For a given scene, if I take 2 similar shots:

  • short exposure time (maybe using higher aperture, higher ISO...)
  • long exposure time (lower aperture or ISO)

The goal is to have the shots with the same exposition, but with different settings.

Is the dynamic range the same between the 2 shots?

i.e. if I want to try to capture a scene that has a large dynamic range (like a sunset for example), should I try to use a long exposure time (with ND filters and tripod) or not?

  • \$\begingroup\$ The dynamic range of the camera is always the same for each ISO setting, and it drops by approximately a stop for each stop of ISO increase. However the contrast range of each photo you take IS dependent on exposure time. You may not necessarily use the full dynamic range offered by your camera in each and every shot. If you are not saturating your photos, which means exposing to the point of nearly over-exposing, then you can probably expose longer to utilize more of the dynamic range offered by the camera. \$\endgroup\$
    – jrista
    Sep 9, 2012 at 17:39

2 Answers 2


The most significant factor that affects dynamic-range captured by the sensor is ISO. The higher the ISO, the lower the dynamic range. So to maximize dynamic-range you have to shoot at the native ISO of your camera. Longer exposures can add very slightly more noise as the sensor heats up but if you compare this to the loss of dynamic-range from using a higher ISO, it is completely insignificant.

Take a look at DXO Mark's measurements for the K-5 for example. It's a pretty dramatic drop from 14 EVs at ISO 80 to less than 6 at ISO 51200.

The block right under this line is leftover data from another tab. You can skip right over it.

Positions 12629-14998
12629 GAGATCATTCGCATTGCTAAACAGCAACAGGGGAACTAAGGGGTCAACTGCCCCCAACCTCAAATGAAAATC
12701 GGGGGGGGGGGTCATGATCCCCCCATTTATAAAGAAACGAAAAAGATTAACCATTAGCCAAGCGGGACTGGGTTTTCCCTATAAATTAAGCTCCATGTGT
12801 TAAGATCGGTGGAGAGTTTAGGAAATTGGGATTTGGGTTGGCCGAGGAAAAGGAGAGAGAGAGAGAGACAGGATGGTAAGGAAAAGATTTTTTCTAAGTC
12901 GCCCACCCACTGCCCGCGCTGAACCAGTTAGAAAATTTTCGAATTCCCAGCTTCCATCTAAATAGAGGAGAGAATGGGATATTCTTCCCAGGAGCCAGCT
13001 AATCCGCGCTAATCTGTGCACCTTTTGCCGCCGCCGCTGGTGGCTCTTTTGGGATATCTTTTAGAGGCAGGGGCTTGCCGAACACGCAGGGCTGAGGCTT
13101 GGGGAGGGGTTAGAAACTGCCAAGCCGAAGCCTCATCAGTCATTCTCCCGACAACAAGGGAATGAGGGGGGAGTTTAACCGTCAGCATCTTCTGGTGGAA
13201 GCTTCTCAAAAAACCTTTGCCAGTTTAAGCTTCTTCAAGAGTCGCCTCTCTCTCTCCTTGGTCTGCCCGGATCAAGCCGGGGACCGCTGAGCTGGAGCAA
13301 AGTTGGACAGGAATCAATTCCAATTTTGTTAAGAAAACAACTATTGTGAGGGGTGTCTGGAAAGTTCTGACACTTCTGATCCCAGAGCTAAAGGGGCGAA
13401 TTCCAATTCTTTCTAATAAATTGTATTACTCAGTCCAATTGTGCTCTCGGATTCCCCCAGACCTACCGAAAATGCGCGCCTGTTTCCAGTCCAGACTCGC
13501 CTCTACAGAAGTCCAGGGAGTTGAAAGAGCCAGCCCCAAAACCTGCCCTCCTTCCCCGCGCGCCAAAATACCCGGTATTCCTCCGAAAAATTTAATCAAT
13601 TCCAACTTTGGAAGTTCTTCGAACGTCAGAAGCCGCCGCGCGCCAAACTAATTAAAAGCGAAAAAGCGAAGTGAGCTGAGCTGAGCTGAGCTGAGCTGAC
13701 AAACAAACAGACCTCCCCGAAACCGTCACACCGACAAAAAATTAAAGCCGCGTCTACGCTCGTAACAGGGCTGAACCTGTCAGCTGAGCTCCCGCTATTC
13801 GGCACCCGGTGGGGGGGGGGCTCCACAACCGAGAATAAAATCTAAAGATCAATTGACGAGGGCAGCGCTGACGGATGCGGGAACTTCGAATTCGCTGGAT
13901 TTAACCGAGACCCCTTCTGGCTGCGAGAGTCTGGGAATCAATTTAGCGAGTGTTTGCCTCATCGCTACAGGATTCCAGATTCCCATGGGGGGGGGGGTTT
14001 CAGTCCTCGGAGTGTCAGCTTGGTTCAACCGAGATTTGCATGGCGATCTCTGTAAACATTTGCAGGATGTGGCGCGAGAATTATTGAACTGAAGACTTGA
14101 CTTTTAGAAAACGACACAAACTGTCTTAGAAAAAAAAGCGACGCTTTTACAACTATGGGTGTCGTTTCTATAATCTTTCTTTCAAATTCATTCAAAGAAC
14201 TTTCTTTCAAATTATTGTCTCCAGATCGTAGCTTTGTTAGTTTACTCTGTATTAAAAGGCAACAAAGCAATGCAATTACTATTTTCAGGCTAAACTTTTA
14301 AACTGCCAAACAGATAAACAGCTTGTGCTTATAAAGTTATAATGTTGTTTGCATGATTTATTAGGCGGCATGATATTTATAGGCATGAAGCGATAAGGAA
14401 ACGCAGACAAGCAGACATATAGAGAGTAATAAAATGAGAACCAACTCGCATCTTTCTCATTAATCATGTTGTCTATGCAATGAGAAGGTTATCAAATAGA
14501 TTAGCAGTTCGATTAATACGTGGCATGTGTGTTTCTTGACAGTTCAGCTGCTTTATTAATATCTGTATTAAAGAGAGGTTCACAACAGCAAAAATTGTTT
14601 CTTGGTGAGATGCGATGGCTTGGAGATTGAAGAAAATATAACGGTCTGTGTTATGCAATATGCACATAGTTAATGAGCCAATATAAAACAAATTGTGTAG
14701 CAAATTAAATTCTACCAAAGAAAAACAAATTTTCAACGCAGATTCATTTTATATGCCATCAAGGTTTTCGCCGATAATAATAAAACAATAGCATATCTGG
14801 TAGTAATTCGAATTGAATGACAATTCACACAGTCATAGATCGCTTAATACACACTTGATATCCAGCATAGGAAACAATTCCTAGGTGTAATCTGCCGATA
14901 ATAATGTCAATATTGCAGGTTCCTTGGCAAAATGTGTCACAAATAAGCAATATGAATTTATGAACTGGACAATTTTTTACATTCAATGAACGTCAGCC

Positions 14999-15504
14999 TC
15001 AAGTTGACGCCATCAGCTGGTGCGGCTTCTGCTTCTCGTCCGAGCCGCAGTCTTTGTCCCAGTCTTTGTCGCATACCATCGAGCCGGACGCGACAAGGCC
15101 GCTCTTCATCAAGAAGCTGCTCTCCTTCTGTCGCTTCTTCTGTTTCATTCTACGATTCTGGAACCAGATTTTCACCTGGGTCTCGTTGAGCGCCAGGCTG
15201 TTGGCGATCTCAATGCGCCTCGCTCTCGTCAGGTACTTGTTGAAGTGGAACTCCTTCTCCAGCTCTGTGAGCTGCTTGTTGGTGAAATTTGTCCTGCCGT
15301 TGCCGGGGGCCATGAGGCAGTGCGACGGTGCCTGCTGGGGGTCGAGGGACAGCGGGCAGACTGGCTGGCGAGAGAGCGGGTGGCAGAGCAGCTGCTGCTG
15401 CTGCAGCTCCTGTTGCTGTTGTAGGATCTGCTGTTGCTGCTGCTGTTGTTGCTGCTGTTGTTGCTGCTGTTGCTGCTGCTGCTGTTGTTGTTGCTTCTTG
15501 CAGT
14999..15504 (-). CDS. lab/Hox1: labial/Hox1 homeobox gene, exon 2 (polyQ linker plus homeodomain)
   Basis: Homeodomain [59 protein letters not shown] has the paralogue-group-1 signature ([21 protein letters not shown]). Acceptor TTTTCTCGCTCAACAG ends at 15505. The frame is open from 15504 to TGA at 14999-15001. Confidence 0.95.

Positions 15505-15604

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Camera settings affect the dynamic-range of JPEG images. Most modern cameras have a highlight priority option which lets them store more dynamic range when producing a JPEG. Color modes or picture styles also affect this. The modes with the least contrast such as Natural or Faithful, show the most scene dynamic range.


Dynamic range is independent of exposure time and settings. Regardless of whether you take a shot at f/16 for 1/60th or f/8 for 1/125th (for example), if the dynamic range is too large for your sensor to cope with, some part of your shot will be exposed incorrectly.

A scene with large dynamic range essentially requires two different exposures in the same shot: a longer exposure for the darker part and a shorter exposure for the lighter part.

ND filters and the Black Card Technique are examples of methods where this is achieved in-camera. Nowadays, it is also extremely easy to blend two separate shots together in post-processing.


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